September 21, 2009
Senate Passes the FY2010 Transportation and Housing Spending Bill
LEGISLATION MOVES TO CONFERENCE COMMITTEE
After almost a week of debate over amendments, the Senate has approved its $122 billion FY 2010 Transportation, Housing and Urban Development, and Related Agencies Appropriations bill by a vote of 73 to 25. The House approved its version of the bill on July 23 by a vote of 256-168. The discretionary funding levels in the bill vary just slightly between the Senate and House versions, with the Senate spending $67.7 billion and the House providing $68.8 billion. The most significant difference is over spending on high-speed rail and funding for a National Infrastructure Bank. The Administration has made it clear that funding for high-speed rail is a priority issue for them. The White House has sought $1 billion a year for high-speed rail over the next five years. Smart Growth America is supporting the higher level of funding for high speed rail included in the Senate bill.
These bills also include $150 million for HUD's new sustainable communities effort, which will largely help fund planning grants to communities and regions. HUD will be releasing a process for the structure and application of those grants sometime after final passage of the appropriations bill.
During the week prior to passage, Senate Republicans offered a number of amendments to the bill in an attempt to strip all earmarked funding. The failed amendments included an amendment from John McCain (R-AZ) to block funding for HUD's brownfields economic development program and an amendment from Tom Coburn (R-OK) to remove a requirement that states spend 10 percent of their highway and transit cash on transportation enhancement projects, such as pedestrian and bike paths, scenic and historic highway programs, and environmental mitigation (See the vote for the Coburn amendment).
The Senate did pass an amendment offered by Senator Wicker (R-MS) that requires Amtrak to allow passengers to transport their guns in their checked luggage or lose their funding if they fail to comply within 6 months. This language was adopted by a vote of 68-30.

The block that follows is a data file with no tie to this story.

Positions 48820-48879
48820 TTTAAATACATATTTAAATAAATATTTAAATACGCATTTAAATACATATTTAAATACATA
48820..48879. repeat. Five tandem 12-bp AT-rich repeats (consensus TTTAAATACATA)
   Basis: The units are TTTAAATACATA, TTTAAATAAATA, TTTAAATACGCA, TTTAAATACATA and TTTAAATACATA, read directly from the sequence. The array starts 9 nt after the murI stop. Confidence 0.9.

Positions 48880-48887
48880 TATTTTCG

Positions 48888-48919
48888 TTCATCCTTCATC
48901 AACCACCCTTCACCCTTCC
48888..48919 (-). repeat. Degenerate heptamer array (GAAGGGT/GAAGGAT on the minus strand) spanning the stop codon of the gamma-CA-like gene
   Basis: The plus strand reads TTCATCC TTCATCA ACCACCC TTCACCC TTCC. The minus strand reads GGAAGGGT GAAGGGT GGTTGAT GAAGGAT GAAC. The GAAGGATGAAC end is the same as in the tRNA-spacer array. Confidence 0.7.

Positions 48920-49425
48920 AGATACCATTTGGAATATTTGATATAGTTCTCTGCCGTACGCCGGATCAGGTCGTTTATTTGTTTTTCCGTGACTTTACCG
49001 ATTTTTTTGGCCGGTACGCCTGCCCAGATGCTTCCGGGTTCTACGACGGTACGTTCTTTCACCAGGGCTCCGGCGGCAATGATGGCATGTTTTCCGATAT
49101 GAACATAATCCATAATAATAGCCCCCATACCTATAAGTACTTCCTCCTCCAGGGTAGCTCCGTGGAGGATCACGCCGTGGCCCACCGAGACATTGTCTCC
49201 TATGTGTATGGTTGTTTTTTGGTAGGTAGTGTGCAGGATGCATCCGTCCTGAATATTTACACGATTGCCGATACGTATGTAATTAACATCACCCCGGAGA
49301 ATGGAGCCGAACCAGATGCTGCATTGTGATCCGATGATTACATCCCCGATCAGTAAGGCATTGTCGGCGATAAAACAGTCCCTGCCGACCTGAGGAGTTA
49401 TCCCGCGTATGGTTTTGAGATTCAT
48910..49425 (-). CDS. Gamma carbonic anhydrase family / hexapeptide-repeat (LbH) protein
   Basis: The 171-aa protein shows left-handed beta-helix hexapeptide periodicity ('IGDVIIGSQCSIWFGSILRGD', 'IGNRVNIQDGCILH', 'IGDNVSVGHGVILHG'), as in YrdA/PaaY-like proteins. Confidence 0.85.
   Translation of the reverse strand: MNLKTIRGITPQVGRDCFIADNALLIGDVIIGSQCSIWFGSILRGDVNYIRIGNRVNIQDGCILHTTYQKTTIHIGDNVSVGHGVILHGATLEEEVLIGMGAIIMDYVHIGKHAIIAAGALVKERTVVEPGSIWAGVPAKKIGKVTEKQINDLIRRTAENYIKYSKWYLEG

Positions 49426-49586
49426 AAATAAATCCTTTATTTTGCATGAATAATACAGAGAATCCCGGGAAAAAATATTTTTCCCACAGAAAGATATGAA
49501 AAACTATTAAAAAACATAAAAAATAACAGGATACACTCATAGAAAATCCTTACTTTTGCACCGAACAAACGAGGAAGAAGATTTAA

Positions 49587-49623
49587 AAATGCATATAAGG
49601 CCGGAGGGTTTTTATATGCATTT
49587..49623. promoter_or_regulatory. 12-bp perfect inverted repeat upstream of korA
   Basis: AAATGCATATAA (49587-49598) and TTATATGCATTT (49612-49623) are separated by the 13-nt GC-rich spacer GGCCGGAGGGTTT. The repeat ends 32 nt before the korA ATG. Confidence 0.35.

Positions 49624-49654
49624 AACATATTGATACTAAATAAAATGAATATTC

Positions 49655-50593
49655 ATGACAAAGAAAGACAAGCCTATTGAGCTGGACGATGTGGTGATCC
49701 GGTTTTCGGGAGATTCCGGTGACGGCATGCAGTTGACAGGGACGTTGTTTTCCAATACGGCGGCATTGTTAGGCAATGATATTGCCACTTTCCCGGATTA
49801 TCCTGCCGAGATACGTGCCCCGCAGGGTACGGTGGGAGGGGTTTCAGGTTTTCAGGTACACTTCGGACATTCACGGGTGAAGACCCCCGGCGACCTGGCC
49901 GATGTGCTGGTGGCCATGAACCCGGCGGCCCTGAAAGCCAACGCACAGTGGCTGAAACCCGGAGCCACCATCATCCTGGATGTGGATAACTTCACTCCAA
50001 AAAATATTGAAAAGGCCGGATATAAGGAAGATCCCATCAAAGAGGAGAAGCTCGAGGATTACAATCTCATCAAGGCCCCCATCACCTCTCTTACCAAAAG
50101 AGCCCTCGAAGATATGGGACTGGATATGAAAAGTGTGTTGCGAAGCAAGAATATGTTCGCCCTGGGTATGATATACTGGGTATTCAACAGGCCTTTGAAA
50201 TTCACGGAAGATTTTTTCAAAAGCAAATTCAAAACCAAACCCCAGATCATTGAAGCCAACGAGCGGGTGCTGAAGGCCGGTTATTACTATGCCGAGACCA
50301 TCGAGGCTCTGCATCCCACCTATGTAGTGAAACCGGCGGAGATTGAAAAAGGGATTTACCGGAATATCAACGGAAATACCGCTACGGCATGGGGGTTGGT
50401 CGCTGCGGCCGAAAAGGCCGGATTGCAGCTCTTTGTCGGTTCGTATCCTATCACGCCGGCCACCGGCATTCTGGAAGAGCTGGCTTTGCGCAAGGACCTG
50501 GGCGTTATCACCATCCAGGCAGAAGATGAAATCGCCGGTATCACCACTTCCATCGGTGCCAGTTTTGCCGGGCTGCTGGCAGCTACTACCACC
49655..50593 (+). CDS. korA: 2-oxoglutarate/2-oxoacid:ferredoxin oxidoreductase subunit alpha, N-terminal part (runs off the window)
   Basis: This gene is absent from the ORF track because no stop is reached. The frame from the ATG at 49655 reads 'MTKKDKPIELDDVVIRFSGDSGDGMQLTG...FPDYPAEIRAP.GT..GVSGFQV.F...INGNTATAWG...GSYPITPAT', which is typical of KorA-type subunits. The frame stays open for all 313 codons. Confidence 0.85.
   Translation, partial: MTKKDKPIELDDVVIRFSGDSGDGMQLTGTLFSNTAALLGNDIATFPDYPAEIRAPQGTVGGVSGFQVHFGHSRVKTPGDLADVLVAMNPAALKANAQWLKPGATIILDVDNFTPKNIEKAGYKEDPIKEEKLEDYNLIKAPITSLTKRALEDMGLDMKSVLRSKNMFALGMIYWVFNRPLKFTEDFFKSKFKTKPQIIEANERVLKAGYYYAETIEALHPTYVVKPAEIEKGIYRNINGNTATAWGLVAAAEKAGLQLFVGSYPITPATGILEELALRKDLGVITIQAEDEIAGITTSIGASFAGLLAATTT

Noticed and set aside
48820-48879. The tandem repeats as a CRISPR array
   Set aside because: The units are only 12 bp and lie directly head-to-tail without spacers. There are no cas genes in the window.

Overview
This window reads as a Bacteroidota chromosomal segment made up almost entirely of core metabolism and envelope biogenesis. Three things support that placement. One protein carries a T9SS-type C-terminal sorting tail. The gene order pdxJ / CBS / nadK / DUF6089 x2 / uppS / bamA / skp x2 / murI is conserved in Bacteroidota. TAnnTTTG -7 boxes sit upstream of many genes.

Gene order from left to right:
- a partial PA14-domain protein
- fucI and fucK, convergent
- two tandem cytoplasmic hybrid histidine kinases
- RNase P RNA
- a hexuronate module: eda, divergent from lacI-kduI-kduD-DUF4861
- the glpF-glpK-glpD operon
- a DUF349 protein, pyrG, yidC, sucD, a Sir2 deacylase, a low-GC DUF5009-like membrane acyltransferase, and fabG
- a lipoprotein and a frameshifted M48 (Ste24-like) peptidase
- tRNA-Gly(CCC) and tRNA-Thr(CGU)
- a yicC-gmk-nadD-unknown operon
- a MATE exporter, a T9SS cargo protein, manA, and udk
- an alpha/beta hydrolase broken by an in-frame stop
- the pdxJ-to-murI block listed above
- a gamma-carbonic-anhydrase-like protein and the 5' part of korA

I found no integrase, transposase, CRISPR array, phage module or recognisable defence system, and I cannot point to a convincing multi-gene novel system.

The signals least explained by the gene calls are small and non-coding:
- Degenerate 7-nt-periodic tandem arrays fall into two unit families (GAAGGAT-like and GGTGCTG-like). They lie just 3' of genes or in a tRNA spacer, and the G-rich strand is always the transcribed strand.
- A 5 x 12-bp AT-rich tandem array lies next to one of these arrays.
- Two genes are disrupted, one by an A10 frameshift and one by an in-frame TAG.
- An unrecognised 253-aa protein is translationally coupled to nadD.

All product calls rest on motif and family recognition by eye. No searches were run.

The Senate and House conferees are expected to meet in the next few weeks to work out the differences between the bills. The version approved by the House does not include the amendment related to firearms on Amtrak.
Senate Begins Work on FY 2010 Interior-Environment Spending Bill
LEGISLATION INCLUDES FUNDING FOR EPA SMART GROWTH OFFICE
On Thursday, the Senate began debate on the FY 2010 Interior and Environment appropriations bill before completing the Transportation-HUD bill. Debate on amendments will continue on Monday with more votes scheduled for Tuesday. The bill includes $32.1 billion in discretionary spending, which is a $4.5 billion increase over 2009 levels, but slightly less than the $32.3 billion in the House-passed bill and $225 million less than requested by the Administration.
It includes $5.146 million for the EPA smart growth office, as requested by the Administration, and close to Smart Growth America's request for $6 million. Funding for the Smart Growth office is not expected to be targeted by amendments, but debate will be monitored.
Congress Expected to Address Transportation Authorization with Extension
SAFETEA-LU SET TO EXPIRE SEPTEMBER 30
Legislation to reform and fully fund the aging national surface transportation system has been placed on the backburner for much of the summer. House Transportation and Infrastructure Chairman James Oberstar (D-MN), who once spoke strongly against any delay, is now pushing for a 3-month extension. Three Senate bills that were approved by committees before the August recess have been consolidated into one. The bill, which would extend the current transportation law by 18 months and transfer $20 billion into the Highway Trust Fund, is expected to be brought to the floor this week.
Decisions on an extension will have to play out before the current law expires on September 30, 2009. Although many lawmakers are calling for quick action on this issue, history is not on their side. SAFETEA-LU was signed into law two years and 12 extensions after its predecessor was scheduled to expire.
Senate Climate Legislation Expected in the Coming Weeks
PRESSURE ON SENATORS NEEDED TO ENSURE FUNDING FOR TRANSPORTATION
Senator Boxer is expected to release the Senate's version of comprehensive climate legislation at the end of September. The House passed their version of the climate bill in June, which only allocates up to 1% for green transportation. Action is needed to ensure that the Senate bill dedicates more funding to support planning and green transportation, as in CLEAN-TEA which allocates 10% of funding for these purposes.
TAKE ACTION: Call and email Senator Dodd and Senator Leiberman today and ask them to tell Senator Boxer that significant funding for green transportation is needed to create jobs and reduce greenhouse gas emissions from the transportation sector, which makes up about 1/3 of emissions in the U.S.
Visit the SGA Advocacy Center for more information and talking points.